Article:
DK v Pup in the hipster stakes
Michael Clarke denies the David Warner issue was dealt with inconsistently (AFP : Torsten Blackwood)
Behind the moustaches, behind the shades of brown and behind the bodyshirts, Howzat gave us a look at something that seems long forgotten: the Australian cricketer as part of pop culture.
This is a revelation because it may well provide the up to now indefinable aspect that tells us why the Australian public has had sense of ambivalence to its team.
Market research would say we like our players, we like our team, but the last few years would, to paraphrase Nick Cave, see the question asked of Australia “Do you love me?”
So what did Howzat show us? Well one of its opening scenes gave us an insight – Paul Hogan, Strop and Dennis Lillee sitting around having a beer as mates.
It might seem simple, and this may be a long bow, but can you imagine Clarke and co. sitting with the Chaser boys? DK and co were in that orbit.
But first, what are the times we live in? Simply in 2012, despite the supposed derisions of the term, hipster is king. It’s fashion, it’s haircuts, but most importantly it’s the taking of all corners of culture, both high and low brow, and having detailed rounded knowledge of what’s happening today and tomorrow.
And while sports all have varying degrees of hipster credibility, right now Australian cricket is not one of them.
What makes it more glaring in the face of other sports is that for the first time hipster and mega-stardom, traditionally the arch enemies of each other, are living together quite harmoniously, even if it is partly hipsters archly amused at the ridiculous lives of the stars.
The tweeting world has cultivated this relationship, and when Pitchfork, the indie music website that has grown the cult of hipster as much as anyone else, in 2010 awarded a perfect 10 to the latest album of the most ambitious mega-star in the world, Kanye West, the marriage was complete.
When NBA stars dress in hipster/ridiculous fashion (see Kevin Garnett’s backpack, Lebron and D-Wades bowties, Russell Westbrook’s glasses and shirt combos) to post-match press conferences it’s the holy trinity of power in 2012 – mega-stardom, sport and hipster.
It’s potent and it influences tastemakers and breeds fans.
The problem for the Australian cricket team now is that it is betwixt and between. Its stars aren’t big enough, and Twitter or any other medium has not revealed any extroverts or those with much of an interest beyond what you would expect, whereas other sports or teams have.
Ed Cowan is one potential exception, though in an earnest kind of way, and there doesn’t seem to be much else of anyone with anything interesting to say.
Compare this with what went on the WSC-era , and you had larger than life stars who reflected the times.
Whether politically correct or not, the beer-drinking, long-haired, moustached, expletive-sprouting, rebellious alpha-male that late 70s cricket featured become idols for the male population as a whole.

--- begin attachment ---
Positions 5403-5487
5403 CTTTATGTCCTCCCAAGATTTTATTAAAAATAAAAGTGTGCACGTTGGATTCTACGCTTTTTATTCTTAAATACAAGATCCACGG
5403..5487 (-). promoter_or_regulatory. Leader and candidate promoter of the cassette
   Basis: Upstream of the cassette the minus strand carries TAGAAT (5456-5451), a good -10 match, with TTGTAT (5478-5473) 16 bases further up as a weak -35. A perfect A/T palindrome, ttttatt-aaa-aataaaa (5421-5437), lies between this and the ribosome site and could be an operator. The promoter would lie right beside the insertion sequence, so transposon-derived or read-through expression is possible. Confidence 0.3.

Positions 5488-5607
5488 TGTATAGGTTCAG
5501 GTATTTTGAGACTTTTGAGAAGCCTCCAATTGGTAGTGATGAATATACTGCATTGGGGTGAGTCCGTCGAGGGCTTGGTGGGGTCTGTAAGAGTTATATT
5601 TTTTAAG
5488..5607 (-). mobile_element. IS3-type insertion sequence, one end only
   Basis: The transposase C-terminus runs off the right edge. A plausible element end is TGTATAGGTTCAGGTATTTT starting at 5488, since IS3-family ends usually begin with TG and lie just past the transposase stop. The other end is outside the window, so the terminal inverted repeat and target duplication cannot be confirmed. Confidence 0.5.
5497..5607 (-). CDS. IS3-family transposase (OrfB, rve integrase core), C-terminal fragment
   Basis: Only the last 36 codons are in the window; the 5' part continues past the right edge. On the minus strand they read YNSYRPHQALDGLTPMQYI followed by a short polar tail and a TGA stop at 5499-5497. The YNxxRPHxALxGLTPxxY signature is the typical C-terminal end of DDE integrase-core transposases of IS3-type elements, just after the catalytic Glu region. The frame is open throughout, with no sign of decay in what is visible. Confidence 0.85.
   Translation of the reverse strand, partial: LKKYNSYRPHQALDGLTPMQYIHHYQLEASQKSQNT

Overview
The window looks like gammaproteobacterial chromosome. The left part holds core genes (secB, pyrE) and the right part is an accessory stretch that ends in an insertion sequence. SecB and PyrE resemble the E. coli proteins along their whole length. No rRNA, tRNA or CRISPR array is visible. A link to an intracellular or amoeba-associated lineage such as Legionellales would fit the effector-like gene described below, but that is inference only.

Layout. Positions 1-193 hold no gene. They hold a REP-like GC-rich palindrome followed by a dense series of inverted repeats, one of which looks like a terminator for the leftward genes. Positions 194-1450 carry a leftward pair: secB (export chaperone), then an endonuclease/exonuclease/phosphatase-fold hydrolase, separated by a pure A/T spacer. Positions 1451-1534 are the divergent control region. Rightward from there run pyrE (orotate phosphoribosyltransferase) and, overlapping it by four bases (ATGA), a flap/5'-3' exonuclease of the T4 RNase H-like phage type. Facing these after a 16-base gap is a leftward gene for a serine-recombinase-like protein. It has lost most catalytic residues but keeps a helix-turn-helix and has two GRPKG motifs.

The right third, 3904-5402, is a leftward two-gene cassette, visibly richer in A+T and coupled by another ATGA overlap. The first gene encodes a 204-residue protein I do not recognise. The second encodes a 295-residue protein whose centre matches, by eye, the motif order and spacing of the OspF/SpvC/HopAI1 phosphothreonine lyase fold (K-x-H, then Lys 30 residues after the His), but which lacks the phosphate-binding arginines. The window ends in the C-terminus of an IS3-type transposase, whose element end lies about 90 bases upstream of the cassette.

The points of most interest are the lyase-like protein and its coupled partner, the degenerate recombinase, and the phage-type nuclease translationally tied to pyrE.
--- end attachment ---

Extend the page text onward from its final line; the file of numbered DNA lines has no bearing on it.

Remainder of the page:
1977 might have been the year that punk broke in the UK (a nice synergy with the anarchy in the cricket UK), but for the general Australian population the DK Lillee and Chappelli look gave its own form of hipsterdom that influenced a generation.
Subsequently there was an investment in these personalities and an investment in how the team fared.
So where does it leave us today? Well it’s not the players’ faults, they simply are operating in the professional sports bubble that is further protected by the amount of time they spend touring.
It’s a bubble that pulls it away from the popular culture reality of potential taste-making fans that differs from the football codes. Hard to be experiencing the world the fans are experiencing when you are another world away.
The football codes’ players are the stars among us, Twitter reveals how they are working through the events around us like we are. The pool is also smaller, in an AFL sense there’s a smattering of the thinking, indie lefty types (see Bob Murphy) that sit alongside the glamour, bling, A-list stars (see Buddy Franklin) and communicate to the world accordingly.
In fact there’s probably that mixture in most teams.
The Australian cricket team through a combination of being outside the pop culture orbit and a generally rigid media approach come across as a homogenous group.
This then means we have no greater sense of feeling from one player to another, there’s nobody we identify with more than another so how do we have highs and lows and a sense of emotional investment in the team? A vanilla team means a vanilla-style support.
It’s consistent with the promotion of the game and the television presentation of the game. Both seem caught in a cocoon away from 2012, ironically with many of the personalities from 1977.
Twitter and a new generation of players coming through provide an opportunity. Yes they’ll be media trained to within an inch of their lives, but there is a simple key to this, taking in and talking about the world around them doesn’t have to be controversial.
Talk about film, TV, music, other sports, politics whatever- you don’t have to insult people you just have to reference it – that way we’ll see what’s under the helmet and we’ll realise they aren’t humourless robots, they are different and are worthy of passionate support.
Promote and market the product with the same methodology, take the world in 2012 and place cricket into it – show people how cricket fits in to the tapestry. Make it easy for people, there’s already the culture of summer to work with.
Oh and don’t be scared to take the piss or act the star occasionally. The people are going to love it.
Watch Glenn Mitchell's wrap of the second Test, where Australia were victorious early on the final day, winning by 218 runs and taking a 2-0 series lead into the third Test in Perth.